Phishing attacks are cyber threats that have become very common over the last few years, particularly on major online social networks such as Facebook. Victims of online phishing attacks are tricked into giving up sensitive personal information that can be used for further acts of cybercrime such as theft and fraud.
The three main mechanisms of phishing are:
Malware that prompts victims to enter information while monitored by a keystroke logger.
Phony websites that are designed to look like login pages.
Suspicious emails that ask victims to type in their username and password combinations.
On Facebook, the most common phishing attack takes place on the Web, and it consists of HTML documents that look very similar to login pages. These may be pop-up windows or pages that load in the background before they are fully displayed.
Many of the links that attempt to direct unsuspecting victims to counterfeit Facebook login pages come from suspicious emails that warn users about bogus security issues. The first course of action in protecting yourself from phishing attacks on Facebook is learning to recognize these emails. In many cases, phishing email messages will be riddled with typos and misspellings; another common aspect is that they claim to have included your Facebook password in an attachment. Such attachment is invariably a Trojan horse file that hides a piece of malware.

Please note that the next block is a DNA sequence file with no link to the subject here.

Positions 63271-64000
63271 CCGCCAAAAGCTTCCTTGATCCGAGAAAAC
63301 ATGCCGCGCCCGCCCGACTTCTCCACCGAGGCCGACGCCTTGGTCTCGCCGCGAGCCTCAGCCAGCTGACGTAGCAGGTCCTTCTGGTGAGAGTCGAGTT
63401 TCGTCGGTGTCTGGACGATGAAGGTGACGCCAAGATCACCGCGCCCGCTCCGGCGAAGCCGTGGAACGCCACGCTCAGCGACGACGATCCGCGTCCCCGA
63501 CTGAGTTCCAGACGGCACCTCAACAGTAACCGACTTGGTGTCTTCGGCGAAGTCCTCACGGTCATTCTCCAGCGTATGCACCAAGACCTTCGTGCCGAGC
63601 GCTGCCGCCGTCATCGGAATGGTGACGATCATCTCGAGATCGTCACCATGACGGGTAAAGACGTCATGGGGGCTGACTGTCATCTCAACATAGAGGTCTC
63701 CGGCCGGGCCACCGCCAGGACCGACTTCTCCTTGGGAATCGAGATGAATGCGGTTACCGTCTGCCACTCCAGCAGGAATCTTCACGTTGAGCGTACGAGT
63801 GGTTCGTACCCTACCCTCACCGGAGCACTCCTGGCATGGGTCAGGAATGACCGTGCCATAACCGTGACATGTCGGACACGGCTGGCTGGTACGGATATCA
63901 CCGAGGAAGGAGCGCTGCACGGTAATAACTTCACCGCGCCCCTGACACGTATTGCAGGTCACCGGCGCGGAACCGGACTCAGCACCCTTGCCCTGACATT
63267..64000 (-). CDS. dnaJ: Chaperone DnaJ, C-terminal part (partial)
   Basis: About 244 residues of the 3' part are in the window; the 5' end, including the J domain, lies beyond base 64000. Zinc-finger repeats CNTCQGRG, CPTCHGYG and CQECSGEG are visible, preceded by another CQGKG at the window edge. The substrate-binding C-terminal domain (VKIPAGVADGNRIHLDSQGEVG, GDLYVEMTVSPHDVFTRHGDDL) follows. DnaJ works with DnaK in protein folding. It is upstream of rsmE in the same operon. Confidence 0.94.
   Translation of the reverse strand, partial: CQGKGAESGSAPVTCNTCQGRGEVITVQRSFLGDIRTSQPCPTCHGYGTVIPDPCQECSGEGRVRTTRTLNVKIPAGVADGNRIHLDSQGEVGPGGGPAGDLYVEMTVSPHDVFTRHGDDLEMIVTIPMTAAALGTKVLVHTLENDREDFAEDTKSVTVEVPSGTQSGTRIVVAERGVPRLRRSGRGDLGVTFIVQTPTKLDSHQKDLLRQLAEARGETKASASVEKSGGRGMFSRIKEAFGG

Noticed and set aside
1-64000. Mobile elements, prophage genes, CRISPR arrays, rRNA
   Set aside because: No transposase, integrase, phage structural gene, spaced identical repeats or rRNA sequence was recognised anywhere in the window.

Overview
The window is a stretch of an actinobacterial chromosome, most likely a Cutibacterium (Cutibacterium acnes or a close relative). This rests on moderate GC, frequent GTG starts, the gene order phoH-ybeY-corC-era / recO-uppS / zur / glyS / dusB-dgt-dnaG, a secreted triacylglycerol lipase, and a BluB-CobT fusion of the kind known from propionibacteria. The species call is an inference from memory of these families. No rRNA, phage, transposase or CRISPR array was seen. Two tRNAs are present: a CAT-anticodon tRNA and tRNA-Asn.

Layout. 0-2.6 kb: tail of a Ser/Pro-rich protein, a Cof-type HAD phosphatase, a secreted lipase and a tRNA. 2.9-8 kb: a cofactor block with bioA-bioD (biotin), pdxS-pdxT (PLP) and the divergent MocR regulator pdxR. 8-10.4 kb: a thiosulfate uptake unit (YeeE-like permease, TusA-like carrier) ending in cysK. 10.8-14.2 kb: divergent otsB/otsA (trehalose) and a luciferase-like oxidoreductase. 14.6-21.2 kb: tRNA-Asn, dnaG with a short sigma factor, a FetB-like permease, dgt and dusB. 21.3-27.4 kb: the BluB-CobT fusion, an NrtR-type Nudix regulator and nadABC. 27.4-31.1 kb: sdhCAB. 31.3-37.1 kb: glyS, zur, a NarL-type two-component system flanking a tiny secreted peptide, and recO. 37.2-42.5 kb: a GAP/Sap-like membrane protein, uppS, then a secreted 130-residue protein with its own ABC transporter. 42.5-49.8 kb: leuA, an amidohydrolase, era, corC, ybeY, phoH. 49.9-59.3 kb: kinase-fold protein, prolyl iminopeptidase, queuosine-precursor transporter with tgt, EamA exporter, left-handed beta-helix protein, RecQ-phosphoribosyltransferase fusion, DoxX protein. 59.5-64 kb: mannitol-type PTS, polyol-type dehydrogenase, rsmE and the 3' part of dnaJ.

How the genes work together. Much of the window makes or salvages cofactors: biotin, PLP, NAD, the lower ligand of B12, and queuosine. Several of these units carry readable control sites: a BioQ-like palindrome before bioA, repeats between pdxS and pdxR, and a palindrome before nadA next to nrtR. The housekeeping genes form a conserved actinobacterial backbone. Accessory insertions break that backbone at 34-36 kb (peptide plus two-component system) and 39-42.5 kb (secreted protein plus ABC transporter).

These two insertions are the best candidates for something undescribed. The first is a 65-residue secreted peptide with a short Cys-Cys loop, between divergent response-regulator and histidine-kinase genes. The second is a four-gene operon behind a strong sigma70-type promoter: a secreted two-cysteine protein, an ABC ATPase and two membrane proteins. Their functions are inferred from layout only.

Another telltale sign of phishing attacks is that they often ask victims to enter information that Facebook would never ask for in the first place. Examples include: social security numbers, credit card information, PIN codes, and street addresses. Whenever you see an email that purports to be from Facebook, and which asks for this type of information, it is best to delete immediately. In the event that you run into a suspicious social media update that seems to come from a friend, but that strangely asks for this information, it is better to flag the post and report it to Facebook since this could indicate that your friend has already been victim of a fishing attack.
Aside from learning to recognize the obvious signs mentioned above, Facebook users should also install antivirus software and Internet security suites on all the desktop, portable and mobile computing devices they use to access Facebook. These software packages must also be kept up-to-date.